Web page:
Symantec says this “suppressor” malware watches for “specific text strings,” including dates and specific International Bank Account Numbers, or IBANs. It adds that another attack file that’s been installed on infected systems can overwrite the first 512 bytes of a hard drive, which contains the Master Boot Record, or MBR, that the PC requires to boot. “We believe this tool is used to cover the attackers’ tracks when they abandon the system and/or to thwart investigations,” Symantec says.
The security firm hasn’t revealed how many related infections it has seen, and it says it can’t trace 60 percent of attacks to a specific industry. For those attacks that it has been able to trace, one-third have targeted financial services firms, Symantec says. Organizations in the United States have been most frequently targeted, followed by Hong Kong, Australia, the United Kingdom and Ukraine.
Multiple Malware Distribution Techniques
Odinaff is being distributed in multiple ways, including via spear-phishing documents that contain a malicious Microsoft Office macro. If the user has left macros disabled – as security experts recommend – then the lure document tries to trick them into turning macros on.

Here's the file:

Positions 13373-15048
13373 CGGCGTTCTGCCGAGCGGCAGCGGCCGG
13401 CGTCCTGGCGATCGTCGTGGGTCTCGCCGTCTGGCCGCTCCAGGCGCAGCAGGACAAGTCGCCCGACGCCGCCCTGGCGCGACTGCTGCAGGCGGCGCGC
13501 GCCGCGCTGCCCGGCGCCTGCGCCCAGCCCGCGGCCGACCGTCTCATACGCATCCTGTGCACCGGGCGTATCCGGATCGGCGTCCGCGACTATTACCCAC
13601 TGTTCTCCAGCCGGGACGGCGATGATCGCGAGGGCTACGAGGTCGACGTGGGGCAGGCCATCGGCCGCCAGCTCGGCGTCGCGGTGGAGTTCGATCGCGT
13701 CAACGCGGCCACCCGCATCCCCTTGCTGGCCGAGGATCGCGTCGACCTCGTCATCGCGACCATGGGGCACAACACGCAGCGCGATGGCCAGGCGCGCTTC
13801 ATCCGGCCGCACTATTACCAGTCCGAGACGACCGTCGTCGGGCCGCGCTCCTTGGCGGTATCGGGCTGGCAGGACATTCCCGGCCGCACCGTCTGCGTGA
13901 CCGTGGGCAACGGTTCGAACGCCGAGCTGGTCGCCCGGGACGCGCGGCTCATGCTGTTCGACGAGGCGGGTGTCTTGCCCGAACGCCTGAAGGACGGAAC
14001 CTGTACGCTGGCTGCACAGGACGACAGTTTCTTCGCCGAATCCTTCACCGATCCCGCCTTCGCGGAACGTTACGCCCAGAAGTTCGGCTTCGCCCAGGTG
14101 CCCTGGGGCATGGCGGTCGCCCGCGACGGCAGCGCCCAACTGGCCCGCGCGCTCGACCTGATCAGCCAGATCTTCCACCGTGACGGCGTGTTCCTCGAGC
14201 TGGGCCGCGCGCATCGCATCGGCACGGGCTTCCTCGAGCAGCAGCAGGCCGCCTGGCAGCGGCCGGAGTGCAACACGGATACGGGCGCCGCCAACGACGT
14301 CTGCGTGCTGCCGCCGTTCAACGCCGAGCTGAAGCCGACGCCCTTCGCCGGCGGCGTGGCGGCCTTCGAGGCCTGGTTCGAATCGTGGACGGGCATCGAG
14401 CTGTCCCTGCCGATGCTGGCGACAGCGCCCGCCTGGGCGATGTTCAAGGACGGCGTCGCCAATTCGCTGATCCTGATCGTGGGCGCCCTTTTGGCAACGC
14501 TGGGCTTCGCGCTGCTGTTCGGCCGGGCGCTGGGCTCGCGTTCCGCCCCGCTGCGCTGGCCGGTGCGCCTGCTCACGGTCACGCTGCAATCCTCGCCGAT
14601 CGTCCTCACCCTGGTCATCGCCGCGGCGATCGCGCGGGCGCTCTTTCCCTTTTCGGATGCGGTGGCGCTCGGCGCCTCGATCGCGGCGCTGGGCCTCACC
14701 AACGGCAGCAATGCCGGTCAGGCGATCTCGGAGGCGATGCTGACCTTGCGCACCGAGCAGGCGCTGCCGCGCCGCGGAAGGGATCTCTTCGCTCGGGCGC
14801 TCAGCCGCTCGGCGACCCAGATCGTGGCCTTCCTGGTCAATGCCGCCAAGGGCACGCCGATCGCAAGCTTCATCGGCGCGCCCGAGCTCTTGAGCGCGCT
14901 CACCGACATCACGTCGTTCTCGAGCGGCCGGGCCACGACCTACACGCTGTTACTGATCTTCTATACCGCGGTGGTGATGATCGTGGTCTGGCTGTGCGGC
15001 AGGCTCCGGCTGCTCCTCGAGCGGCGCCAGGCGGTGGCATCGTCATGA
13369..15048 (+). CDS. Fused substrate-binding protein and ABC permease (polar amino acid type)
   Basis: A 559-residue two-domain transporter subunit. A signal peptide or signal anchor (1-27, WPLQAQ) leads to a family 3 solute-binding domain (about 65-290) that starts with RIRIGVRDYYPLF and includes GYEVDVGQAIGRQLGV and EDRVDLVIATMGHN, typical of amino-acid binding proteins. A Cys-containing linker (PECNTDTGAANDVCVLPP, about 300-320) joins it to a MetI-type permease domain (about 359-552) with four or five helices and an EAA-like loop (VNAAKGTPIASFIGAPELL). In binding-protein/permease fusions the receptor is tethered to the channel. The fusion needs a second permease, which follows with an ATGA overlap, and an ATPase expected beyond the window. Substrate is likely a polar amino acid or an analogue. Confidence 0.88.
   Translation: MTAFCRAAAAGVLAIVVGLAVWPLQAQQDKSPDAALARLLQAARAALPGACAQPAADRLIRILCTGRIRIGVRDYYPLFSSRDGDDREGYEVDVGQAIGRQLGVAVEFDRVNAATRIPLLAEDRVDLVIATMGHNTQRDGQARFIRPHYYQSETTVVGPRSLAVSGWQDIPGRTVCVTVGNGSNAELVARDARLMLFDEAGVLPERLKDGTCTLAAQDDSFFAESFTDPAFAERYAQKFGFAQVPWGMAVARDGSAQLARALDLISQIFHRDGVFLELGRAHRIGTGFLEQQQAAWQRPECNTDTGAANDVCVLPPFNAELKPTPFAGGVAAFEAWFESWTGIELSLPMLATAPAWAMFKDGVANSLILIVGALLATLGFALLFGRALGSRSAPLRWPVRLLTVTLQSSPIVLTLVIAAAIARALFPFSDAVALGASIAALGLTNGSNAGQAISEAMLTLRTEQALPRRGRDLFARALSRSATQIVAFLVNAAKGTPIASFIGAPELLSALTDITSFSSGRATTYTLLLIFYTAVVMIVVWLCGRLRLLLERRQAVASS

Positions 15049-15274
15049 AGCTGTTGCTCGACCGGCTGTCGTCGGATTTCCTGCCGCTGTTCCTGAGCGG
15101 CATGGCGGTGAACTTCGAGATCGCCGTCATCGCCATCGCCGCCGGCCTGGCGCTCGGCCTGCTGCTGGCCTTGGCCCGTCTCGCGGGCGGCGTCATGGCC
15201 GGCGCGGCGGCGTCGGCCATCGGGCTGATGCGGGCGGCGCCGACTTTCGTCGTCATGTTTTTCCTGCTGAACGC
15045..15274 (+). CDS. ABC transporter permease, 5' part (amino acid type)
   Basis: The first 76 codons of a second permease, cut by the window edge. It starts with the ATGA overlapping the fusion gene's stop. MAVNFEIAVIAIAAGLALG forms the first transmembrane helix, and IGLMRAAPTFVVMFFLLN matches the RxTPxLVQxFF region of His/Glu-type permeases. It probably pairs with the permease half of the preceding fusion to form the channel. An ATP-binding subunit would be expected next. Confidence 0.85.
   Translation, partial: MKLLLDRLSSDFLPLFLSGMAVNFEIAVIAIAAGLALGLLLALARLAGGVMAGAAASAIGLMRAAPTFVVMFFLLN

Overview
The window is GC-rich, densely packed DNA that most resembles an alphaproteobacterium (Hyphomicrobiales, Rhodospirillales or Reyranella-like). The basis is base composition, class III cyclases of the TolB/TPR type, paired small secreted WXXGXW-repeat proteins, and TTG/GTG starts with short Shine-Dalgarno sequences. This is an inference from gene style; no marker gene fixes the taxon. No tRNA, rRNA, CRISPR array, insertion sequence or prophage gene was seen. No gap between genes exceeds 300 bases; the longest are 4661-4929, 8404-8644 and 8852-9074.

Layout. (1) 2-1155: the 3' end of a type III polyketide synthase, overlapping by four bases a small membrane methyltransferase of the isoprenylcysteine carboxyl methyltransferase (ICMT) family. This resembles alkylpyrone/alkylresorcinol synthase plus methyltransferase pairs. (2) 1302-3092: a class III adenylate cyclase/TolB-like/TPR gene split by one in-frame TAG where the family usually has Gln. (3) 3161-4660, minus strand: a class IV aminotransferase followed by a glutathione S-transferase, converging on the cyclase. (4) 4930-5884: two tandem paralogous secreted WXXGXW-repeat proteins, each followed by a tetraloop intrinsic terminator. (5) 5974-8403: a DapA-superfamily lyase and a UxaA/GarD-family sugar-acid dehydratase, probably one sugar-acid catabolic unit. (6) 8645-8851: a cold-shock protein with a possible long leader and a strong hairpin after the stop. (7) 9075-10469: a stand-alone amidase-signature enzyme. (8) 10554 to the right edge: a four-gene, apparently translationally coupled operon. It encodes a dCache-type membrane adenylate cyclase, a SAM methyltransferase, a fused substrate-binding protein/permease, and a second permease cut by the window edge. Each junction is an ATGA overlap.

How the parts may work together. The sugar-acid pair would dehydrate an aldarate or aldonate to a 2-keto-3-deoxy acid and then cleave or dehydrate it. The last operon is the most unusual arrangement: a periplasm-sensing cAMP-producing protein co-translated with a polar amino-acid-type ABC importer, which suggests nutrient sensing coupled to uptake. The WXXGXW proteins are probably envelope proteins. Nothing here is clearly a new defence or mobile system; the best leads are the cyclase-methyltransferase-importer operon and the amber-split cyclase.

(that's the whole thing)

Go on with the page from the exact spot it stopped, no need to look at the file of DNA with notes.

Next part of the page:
Symantec says the malware is also being distributed via botnets as well as hidden inside “a Trojanized installer for AmmyyAdmin, a legitimate remote administration tool.” The website that distributes AmmyyAdmin has been repeatedly hacked in recent months, with various types of malware hidden inside the software that users can download.
Potential Carbanak Tie
Three command-and-control IP addresses used to control infected Odinaff endpoints were previously used by C&C servers tied to Carbanak malware campaigns, Symantec says. The Carbanak gang was tied to at least $1 billion in fraud from 2012 to 2014, and it appears to have made a comeback starting in 2015 with a range of attacks tied to point-of-sale devices.
Of those three IP addresses, Symantec adds, one was previously used in the massive Oracle MICROS breach, which some security experts have attributed to the Carbanak gang. The reused IP addresses may only have been rented from a third-party cybercrime service provider, although Symantec said that “the infrastructure crossover is atypical, meaning it could also be a similar or cooperating group.”
Another theory, however, is that the Carbanak gang has been diversifying from banking Trojan infections into targeting SWIFT-using banks and is now running a compartmentalized, highly targeted operation using Odinaff that can access and manipulate SWIFT logs and inject fraudulent money-moving messages into the SWIFT network.